The person who inspired you in 2018
Some of my coworkers. I won’t single anyone out just in case someone from work ever reads this, primarily because many people there have been inspirational in a number of small (and not-so-small) ways and I don’t want anyone to feel left out.
Your greatest challenge in 2018
Overcoming impostor syndrome. Changing professions/working environments after such a long time did leave me with nagging doubts as to whether I was doing a good job, even if objectively I knew I was coping at least satisfactorily. Before I always used to be the one who had been doing that job forever when a new coworker came along and it was a challenge to be on the other side.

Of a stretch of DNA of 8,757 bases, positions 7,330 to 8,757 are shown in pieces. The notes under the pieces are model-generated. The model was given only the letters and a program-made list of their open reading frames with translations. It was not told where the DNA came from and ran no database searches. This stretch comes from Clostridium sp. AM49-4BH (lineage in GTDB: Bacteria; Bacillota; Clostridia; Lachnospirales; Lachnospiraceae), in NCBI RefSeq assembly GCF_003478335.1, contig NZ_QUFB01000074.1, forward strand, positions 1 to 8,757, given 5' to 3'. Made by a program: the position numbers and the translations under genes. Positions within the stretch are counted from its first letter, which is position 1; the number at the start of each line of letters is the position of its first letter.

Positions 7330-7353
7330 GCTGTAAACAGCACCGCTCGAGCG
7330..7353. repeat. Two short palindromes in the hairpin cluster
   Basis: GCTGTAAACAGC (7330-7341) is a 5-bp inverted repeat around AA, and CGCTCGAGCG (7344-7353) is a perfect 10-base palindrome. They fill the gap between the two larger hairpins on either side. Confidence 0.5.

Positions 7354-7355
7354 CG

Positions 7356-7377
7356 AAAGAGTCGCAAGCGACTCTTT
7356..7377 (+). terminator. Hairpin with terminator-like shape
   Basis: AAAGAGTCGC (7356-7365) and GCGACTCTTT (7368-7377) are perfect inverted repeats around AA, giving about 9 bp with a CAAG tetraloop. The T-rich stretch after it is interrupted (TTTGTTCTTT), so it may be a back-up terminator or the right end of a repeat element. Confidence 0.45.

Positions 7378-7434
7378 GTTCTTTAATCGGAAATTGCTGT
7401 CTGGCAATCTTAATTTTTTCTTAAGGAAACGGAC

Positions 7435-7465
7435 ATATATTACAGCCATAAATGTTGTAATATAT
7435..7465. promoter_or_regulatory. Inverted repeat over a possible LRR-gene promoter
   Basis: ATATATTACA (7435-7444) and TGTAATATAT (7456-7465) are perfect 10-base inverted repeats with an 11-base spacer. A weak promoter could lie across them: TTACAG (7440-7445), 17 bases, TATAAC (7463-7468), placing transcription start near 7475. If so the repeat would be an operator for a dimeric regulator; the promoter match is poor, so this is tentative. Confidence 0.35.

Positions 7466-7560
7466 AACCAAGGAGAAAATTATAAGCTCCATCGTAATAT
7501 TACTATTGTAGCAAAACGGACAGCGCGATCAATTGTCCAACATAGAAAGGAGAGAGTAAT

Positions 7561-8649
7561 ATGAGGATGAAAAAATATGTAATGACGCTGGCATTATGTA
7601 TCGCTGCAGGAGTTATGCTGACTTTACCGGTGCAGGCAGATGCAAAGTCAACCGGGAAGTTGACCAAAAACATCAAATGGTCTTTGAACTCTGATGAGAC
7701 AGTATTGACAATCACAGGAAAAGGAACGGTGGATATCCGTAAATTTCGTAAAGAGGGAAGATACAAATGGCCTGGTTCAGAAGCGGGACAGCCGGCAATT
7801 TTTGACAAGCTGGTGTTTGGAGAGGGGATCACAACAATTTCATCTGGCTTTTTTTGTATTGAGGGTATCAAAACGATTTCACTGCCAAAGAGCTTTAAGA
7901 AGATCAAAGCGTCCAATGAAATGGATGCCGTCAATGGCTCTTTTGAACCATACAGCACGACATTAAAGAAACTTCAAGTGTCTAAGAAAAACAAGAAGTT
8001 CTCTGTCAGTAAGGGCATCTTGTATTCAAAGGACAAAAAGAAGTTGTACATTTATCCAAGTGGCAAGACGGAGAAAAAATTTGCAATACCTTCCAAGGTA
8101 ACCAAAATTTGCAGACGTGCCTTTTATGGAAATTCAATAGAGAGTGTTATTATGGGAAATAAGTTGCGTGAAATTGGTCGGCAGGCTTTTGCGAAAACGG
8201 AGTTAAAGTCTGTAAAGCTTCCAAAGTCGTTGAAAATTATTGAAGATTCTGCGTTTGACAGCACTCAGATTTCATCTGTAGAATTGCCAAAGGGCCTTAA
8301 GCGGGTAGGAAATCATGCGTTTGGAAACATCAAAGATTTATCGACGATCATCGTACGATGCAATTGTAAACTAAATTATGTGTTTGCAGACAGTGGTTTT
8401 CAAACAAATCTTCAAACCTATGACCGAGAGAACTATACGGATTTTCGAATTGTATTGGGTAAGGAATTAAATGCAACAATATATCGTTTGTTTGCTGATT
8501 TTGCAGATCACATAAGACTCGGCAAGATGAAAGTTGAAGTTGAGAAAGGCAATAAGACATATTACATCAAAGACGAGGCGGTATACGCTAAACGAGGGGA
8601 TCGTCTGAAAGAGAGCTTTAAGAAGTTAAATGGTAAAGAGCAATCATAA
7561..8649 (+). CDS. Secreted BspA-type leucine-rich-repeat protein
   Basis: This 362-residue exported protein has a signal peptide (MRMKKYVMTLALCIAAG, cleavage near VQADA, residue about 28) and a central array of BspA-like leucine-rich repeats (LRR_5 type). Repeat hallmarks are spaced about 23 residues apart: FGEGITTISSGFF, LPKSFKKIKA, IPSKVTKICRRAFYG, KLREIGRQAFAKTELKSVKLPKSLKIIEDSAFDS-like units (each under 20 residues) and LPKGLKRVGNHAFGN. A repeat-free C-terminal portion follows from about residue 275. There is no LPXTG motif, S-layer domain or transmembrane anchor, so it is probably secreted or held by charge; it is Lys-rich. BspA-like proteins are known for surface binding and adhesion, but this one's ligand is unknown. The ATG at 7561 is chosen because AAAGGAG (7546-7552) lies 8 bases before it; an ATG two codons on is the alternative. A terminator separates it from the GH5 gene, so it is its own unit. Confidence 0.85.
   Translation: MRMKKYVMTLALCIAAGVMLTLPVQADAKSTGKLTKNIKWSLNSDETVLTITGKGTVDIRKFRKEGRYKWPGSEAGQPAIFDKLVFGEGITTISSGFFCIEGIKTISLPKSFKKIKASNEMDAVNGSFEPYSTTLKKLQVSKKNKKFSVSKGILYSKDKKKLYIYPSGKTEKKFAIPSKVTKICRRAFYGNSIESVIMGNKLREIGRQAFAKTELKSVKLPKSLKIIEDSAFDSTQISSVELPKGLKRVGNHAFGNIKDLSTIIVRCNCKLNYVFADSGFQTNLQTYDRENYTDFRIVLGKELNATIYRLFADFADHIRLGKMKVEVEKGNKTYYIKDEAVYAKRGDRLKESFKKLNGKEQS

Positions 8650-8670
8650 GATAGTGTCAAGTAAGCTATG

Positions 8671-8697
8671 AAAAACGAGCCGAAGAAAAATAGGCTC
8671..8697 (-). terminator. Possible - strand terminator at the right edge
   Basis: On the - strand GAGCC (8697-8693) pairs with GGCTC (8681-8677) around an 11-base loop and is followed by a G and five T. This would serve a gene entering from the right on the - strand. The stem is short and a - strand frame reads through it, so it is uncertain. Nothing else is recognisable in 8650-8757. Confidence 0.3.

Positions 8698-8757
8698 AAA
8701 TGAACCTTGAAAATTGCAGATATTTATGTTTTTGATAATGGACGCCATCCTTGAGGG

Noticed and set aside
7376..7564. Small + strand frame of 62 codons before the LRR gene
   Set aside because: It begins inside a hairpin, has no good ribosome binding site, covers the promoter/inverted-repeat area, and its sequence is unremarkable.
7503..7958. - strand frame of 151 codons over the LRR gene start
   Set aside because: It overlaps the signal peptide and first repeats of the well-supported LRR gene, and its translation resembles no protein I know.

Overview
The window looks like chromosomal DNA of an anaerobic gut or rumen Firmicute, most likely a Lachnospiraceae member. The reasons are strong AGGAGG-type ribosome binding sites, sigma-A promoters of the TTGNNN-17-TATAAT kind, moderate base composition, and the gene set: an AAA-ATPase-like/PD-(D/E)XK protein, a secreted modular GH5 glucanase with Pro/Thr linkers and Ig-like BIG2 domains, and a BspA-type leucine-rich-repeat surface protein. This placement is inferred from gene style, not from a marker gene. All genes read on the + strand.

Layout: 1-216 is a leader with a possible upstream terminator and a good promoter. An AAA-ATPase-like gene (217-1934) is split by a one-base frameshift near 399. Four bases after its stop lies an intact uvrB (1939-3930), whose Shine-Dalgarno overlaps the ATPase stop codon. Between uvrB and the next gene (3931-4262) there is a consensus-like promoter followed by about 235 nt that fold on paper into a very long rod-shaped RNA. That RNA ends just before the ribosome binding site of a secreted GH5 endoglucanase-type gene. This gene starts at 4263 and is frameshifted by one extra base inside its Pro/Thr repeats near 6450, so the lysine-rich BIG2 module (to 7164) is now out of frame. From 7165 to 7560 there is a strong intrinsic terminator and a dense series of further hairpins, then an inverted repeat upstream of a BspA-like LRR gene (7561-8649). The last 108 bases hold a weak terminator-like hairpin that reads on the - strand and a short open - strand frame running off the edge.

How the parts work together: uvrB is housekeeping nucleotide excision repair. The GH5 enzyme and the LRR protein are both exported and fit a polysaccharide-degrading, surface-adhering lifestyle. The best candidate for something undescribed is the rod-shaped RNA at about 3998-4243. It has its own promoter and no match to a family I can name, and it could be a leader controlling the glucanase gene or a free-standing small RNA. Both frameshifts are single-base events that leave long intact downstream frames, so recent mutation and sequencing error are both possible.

Your strongest point as a teacher
Modesty dictates I say my students should be asked about this. But now I think about it, this really is a tough question. I’ve been teaching for 20 years so there are probably few things I’m hopeless at (apart from teaching YLs and teens, which I’ve never done). I hope I’m good at making students feel confident about their language skills. Let’s put it this way: I would be happy if that was how students felt.
Your favorite teaching application in 2018
Definitely H5P, which I’ve written about here and here. I’m planning to try out more of their content types this year.
Probably the fact that I wasn’t sure if my non-teaching contract was going to be extended, as a result of which I thought it would be prudent to hang on to any work I’d been doing previously. This included proofreading/language-editing/translation work and online teaching, so I worked almost every evening and weekend for the first half of the year. Luckily, the contract was eventually extended.
One thing you want non-teachers to understand